Rabid, itself a remake, opens with a fashion designer talking about trends and remaking things that have gone before. ‘Why do we keep remaking old trends?’ he asks, ‘How are we breathing new life into the old? Are we adding something new?’ These are all questions that fans of David Cronenberg’s original, as well as those irked by Hollywood’s insistence on remaking everything, will have asked themselves. With this scene, The Soska Sisters are shining a light on themselves and the film, and in doing so are opening themselves up to this line of questioning. Fortunately, this version of the film breathes in new life with a modern shift into the image-obsessed world of fashion and adds plenty of freshness whilst still being respectful to what audiences have seen before.
Leading the story is Smallville and V star, Laura Vandervoort. She plays aspiring, but cripplingly timid, fashion designer Rose. After getting into an accident that leaves her horribly disfigured, she signs up to an experimental new treatment. The procedure is a resounding success, but it soon becomes clear that Rose isn’t quite the same as she once was. As she begins her transformation into a new more confident woman, she unknowingly begins to leave behind a host of victims in her wake, victims with a ravenous desire for others.
As with American Mary, which cemented Katharine Isabelle as a genre star, Rabid sees Laura Vandervoort earn her credibility. She’s no stranger to the genre, having appeared in episodes of Goosebumps as a child, and in more recent years, led werewolf drama series Bitten and played an important role in Jigsaw. Here she is like nothing that we’ve seen from her before, turning in a mesmerising and empathetic performance. There is the same duality of character that the actor seems drawn to, but it’s explored in a more interesting manner than ‘by day she’s Kara Kent and by night she’s Supergirl’, or underneath her human appearance she’s really a giant lizard. When we first meet Rose, she is a shy timid creature, you can tell there’s frustration under the surface, but her restraint keeps that in check. Once her treatment begins, these guarded layers of reservation and politeness are stripped away, revealing an empowered woman finally in touch with herself.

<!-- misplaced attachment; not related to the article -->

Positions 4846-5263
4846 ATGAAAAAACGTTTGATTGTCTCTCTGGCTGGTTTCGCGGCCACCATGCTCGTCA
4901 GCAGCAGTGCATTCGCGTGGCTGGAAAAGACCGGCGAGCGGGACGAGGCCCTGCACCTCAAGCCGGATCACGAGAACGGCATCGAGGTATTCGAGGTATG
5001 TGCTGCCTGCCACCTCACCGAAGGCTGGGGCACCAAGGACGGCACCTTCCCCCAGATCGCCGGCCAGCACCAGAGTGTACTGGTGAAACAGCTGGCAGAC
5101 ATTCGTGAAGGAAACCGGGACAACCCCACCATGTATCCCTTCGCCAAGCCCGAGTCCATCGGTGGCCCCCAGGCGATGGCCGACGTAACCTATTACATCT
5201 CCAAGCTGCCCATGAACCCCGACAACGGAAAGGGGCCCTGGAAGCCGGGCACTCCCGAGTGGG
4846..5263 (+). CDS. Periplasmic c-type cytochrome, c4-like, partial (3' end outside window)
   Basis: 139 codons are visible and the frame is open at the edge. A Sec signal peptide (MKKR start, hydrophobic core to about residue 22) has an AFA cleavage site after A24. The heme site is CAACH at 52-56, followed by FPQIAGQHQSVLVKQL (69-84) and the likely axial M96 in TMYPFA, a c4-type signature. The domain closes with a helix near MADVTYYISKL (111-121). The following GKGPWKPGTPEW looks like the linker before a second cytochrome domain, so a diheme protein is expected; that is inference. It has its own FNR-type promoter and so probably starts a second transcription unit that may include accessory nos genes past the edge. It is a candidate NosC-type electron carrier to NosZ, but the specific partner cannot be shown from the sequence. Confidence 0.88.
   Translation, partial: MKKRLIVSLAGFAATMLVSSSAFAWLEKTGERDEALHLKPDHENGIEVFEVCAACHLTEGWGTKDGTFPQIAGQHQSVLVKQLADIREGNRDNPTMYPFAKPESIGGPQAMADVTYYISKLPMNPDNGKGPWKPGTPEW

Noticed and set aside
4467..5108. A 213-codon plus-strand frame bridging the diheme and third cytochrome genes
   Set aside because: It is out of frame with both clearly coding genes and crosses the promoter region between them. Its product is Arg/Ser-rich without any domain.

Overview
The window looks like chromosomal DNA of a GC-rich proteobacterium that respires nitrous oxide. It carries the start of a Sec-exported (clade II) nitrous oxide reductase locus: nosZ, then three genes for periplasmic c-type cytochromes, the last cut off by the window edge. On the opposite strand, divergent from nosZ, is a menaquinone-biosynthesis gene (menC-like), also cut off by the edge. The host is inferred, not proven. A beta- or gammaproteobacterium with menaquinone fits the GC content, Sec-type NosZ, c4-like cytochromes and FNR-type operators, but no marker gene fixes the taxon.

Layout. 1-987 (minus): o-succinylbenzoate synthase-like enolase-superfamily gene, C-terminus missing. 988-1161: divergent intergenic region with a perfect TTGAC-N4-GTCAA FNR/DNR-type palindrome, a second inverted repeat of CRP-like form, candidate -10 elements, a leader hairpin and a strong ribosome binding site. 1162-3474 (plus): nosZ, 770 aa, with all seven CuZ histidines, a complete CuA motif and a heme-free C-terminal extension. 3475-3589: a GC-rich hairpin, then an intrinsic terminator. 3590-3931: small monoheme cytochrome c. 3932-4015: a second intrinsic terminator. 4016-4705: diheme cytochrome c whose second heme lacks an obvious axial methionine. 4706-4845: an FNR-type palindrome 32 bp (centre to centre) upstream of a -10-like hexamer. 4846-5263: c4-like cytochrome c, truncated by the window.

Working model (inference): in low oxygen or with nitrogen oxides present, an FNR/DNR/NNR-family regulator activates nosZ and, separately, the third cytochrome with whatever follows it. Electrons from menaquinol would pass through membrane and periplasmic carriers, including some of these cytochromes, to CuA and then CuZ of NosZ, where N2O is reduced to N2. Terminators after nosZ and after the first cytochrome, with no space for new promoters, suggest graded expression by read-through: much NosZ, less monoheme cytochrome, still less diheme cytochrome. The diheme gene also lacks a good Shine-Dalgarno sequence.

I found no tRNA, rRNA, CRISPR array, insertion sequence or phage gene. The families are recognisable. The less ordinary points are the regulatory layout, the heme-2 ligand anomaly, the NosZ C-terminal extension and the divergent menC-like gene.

Any good body horror only works if the transition is handled correctly. If you transition too quickly you run the risk of falling into silliness and over-extending yourself, yet if you wait too long, the audience will become bored and the final reveal won’t have the same impact. Thankfully the Soskas know exactly what they are doing and find that sweet spot. It’s almost immediately clear that there’s something off about Rose following her revolutionary treatment, but the scope of its effect is kept hidden. We get a little hint here and a nod there, the Soskas building the mystery and suspense masterfully, before offering longer glimpses at what’s going on beneath the surface, then quickly pulling back again. This constant back and forth teases the viewer, much like Rose herself with her unsuspecting victims, working them up into a frenzy and not letting them release until its too late.
Rabid also looks gorgeous. The lighting is fantastically sumptuous, adding sensuality and atmosphere. The production is top notch, and the sisters do a brilliant job of highlighting their beloved Canada as the backdrop to the story. The make-up effects are, as with American Mary, of a high calibre and far too realistic to watch on an empty stomach.
After a couple of projects that didn’t fully demonstrate their full potential, the Soska’s are back on form with this visceral dark fairy-tale, one that puts them firmly back on the horror radar as filmmakers to watch. Seductive, sensual, and gory as Hell, Rabid is a rare example of a remake worthy of your time.
This review was first published on THN. Rabid is available on Digital HD, Blu-ray and DVD now, and will debut of Horror Channel at 9pm on 12th June 2021.